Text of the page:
In the morning, I drive to Baton Rouge for the LSU game. There, I check Grindr and see he is less than a mile away from me. I guess he woke up and heard Baton Rouge calling, too. I wonder if he saw a real swamp this morning. And if he’s alone right now — wandering around the tailgating chaos and looking for something new and exciting before moving on the next place, and then the next.

That, I understand.

Wednesday, September 4, 2013

The Dawn And The Day

This is a reflection on an experience described in a post from November 5, 2012 entitled The Other Side Of The World - Part II.

I remember you in pieces, now.

Like when you pulled up to the valet and you were wearing a blue shirt. Or maybe it was white. Or coral.

And you were wearing a backpack, and I thought that was weird and a little premature for a first meeting.

You were built like me. Only leaner. Which made me insecure about my stomach and my arms.

I didn't feel pressured to impress you, which I noticed. You seemed nervous, which we both noticed.

On the beach, we sat at the water's edge, and your hip touched my hip first.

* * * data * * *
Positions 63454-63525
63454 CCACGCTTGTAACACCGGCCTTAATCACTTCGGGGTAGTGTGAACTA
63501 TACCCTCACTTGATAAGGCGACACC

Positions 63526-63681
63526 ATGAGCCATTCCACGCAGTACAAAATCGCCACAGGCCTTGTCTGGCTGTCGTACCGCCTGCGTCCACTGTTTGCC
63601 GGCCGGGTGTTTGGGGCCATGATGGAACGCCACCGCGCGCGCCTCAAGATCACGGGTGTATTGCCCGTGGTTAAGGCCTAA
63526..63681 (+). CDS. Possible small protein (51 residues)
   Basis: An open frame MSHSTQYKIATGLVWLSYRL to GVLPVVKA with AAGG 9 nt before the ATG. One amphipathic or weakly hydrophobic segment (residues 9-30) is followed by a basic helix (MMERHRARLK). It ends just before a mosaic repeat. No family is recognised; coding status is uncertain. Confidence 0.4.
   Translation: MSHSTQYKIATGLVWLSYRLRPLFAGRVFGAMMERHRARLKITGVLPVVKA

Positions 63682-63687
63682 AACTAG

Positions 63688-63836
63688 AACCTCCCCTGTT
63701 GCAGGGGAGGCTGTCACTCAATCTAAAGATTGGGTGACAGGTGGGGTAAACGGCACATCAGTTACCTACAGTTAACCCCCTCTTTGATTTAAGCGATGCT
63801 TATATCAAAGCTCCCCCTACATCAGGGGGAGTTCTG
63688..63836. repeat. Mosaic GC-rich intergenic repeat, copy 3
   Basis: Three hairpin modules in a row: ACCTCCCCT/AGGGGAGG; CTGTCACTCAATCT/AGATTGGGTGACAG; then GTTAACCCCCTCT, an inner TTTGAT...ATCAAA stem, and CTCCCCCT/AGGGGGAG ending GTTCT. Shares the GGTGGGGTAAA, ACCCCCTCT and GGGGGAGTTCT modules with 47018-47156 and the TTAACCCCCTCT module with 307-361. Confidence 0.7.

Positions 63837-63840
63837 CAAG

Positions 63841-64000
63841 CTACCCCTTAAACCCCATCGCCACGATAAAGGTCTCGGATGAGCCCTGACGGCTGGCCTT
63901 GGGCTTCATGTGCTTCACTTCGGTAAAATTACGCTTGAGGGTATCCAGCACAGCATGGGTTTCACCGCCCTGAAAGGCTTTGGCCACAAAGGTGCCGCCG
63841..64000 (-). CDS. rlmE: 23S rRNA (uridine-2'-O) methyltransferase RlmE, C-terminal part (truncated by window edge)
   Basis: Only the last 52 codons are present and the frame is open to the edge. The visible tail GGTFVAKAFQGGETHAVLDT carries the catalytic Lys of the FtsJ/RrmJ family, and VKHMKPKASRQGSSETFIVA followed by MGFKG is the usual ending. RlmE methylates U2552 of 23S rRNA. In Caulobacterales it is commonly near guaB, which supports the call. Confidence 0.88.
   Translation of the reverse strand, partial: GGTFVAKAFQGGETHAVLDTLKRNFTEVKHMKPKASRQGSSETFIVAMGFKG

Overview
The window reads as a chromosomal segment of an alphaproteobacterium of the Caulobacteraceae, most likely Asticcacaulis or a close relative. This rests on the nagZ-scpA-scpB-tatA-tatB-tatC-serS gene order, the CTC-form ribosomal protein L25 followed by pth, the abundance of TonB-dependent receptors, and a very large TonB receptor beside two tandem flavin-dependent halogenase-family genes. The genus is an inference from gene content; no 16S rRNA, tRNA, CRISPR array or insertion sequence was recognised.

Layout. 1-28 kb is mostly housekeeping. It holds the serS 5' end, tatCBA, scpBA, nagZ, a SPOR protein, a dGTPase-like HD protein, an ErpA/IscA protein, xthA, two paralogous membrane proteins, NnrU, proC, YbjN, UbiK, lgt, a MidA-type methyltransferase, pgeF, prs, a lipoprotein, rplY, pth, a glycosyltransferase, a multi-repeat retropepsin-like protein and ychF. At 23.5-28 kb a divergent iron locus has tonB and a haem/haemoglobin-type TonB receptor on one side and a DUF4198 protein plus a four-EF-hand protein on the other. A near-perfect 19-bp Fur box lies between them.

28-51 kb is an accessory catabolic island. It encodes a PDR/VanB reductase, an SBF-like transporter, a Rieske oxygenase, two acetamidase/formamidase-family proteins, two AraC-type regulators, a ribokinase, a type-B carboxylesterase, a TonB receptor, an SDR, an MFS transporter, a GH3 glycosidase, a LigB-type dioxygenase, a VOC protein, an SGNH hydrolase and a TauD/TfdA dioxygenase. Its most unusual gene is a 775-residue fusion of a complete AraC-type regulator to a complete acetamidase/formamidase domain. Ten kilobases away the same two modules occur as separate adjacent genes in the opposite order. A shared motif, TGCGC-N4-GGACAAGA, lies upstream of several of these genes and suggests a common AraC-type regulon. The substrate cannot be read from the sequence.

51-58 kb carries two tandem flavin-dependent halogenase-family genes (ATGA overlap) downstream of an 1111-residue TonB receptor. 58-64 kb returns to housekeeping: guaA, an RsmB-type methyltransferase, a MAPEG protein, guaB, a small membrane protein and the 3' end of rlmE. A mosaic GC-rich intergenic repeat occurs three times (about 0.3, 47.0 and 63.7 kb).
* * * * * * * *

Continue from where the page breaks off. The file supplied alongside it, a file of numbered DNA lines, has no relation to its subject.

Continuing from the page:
You looked down and smiled when you said I was sexy, and the gesture didn't appear affected to me.

Maybe your shirt was maroon. Or teal. Or maybe some kind of pale yellow.

Your car was red and it had a sunroof, but I can't remember anything else about it.

When we stopped for gas, I took a picture of you when you weren't looking. I remember it was fuzzy because you were moving. That was with my old phone, so I don't have the picture anymore. I'm sorry about that.

There were lots of stars. The most I've ever seen in the sky. And through the open sunroof, we stared at them and turned to one another to wordlessly ask, "Can you believe this?"

I remember wondering if you did this with every vacationer from the mainland.

We kissed a lot that night, but I can only remember the first time. I'm sorry about that, too.